harvest. But there is  another  matter  that must be attended to first." 

The  pigs now revealed that during  the past three months they  had  taught  themselves  to  read and write from an

old  spelling book  which had  belonged to Mr.  Jones's  children and which had been  thrown  on the rubbish

heap. Napoleon sent for pots of black  and  white paint  and led the way down  to the five−barred gate that gave

on  to the main road. Then Snowball (for it  was Snowball who was best  at  writing) took a brush between the

two knuckles  of his trotter, painted  out 


 from the top bar  of the gate and  in its place painted


.  This  was to  be the name of the  farm  from now onwards. After this they went back  to  the farm

buildings, where Snowball and Napoleon sent for  a ladder  which  they caused to be  set against the  end wall of

the big barn.  They explained  that by their studies of  the past  three months the  pigs had succeeded  in  reducing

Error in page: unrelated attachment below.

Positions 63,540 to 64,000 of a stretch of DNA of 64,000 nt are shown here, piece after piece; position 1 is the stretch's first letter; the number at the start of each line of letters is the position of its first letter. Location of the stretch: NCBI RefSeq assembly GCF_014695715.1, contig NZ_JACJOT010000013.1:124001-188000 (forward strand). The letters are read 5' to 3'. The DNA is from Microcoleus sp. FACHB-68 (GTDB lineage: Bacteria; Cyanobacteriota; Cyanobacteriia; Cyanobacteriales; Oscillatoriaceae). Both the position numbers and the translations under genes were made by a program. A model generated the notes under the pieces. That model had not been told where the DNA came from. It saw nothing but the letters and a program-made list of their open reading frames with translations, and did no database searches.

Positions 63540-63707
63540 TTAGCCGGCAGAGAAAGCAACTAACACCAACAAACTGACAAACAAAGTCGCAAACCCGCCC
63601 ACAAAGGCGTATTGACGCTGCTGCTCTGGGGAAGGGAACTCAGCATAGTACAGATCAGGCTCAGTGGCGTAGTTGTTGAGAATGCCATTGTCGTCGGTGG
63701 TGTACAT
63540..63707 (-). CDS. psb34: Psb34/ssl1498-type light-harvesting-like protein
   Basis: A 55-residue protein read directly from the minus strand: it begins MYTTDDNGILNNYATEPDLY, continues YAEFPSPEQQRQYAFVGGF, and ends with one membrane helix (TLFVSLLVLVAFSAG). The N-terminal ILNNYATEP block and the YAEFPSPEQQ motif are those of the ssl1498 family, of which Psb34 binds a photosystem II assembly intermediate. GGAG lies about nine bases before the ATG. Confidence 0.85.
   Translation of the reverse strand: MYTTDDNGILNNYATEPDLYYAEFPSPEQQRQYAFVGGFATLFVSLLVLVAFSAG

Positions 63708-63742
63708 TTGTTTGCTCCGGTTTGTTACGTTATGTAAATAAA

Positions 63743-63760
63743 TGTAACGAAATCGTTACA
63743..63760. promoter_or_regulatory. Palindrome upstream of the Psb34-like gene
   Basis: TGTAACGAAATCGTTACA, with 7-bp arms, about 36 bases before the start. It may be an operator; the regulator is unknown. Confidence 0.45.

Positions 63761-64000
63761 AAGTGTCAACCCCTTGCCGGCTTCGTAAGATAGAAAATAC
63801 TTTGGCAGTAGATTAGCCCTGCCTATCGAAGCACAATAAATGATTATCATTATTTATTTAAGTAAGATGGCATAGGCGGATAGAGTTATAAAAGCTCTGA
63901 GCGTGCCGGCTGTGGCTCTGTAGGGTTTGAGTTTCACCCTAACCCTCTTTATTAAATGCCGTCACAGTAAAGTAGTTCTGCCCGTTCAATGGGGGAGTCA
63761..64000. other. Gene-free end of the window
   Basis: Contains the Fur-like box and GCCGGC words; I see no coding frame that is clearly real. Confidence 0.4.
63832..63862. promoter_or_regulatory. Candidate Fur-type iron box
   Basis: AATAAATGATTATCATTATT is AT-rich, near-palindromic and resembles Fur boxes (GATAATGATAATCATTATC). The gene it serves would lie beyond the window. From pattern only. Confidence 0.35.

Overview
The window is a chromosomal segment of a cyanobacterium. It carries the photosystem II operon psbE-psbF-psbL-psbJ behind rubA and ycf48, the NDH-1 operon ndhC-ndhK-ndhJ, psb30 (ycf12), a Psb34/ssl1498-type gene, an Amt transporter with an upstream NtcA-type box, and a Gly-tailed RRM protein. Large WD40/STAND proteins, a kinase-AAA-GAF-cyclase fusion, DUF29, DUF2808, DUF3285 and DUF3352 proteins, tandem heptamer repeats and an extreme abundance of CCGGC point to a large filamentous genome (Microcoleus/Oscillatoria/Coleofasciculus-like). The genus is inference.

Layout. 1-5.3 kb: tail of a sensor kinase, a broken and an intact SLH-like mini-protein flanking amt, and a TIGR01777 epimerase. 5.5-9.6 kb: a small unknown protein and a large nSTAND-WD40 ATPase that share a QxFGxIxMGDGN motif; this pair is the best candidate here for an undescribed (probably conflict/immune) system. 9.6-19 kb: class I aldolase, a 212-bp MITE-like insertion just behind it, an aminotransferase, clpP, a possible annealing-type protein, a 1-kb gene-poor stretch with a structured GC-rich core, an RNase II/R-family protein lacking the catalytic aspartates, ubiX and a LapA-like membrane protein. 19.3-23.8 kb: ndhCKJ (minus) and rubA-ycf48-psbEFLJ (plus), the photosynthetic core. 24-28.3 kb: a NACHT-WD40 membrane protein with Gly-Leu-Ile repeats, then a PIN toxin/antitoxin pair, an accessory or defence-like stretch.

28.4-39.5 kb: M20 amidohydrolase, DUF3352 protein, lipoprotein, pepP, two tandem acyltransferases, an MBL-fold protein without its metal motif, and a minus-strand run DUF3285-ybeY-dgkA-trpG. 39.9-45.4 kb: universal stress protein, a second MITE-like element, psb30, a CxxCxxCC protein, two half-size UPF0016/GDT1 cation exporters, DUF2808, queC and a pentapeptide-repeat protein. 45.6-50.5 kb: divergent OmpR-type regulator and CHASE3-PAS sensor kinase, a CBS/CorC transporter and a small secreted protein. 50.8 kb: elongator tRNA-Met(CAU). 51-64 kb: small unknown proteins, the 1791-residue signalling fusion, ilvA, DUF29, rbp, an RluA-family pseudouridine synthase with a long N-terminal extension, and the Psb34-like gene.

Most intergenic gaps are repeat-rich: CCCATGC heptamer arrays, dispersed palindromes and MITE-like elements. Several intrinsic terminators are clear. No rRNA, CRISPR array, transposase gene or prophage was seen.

the  principles of Animalism to  Seven  Commandments.  These  Seven  Commandments  would  now  be  inscribed

on the  wall;  they  would form  an  unalterable law by  which all the  animals on Animal  Farm must live for ever

after. With  some difficulty (for it is not easy for a pig to balance himself  on a  ladder) Snowball climbed up

and set to work, with Squealer a  few rungs  below him holding the paint−pot. The Commandments were

written on the  tarred  wall in great white letters that could  be read thirty yards  away.  They ran  thus: 

Yüklə 119,07 Kb.

Dostları ilə paylaş:
1   2   3   4   5   6   7   8

Verilənlər bazası müəlliflik hüququ ilə müdafiə olunur © 2023
rəhbərliyinə müraciət

    Ana səhifə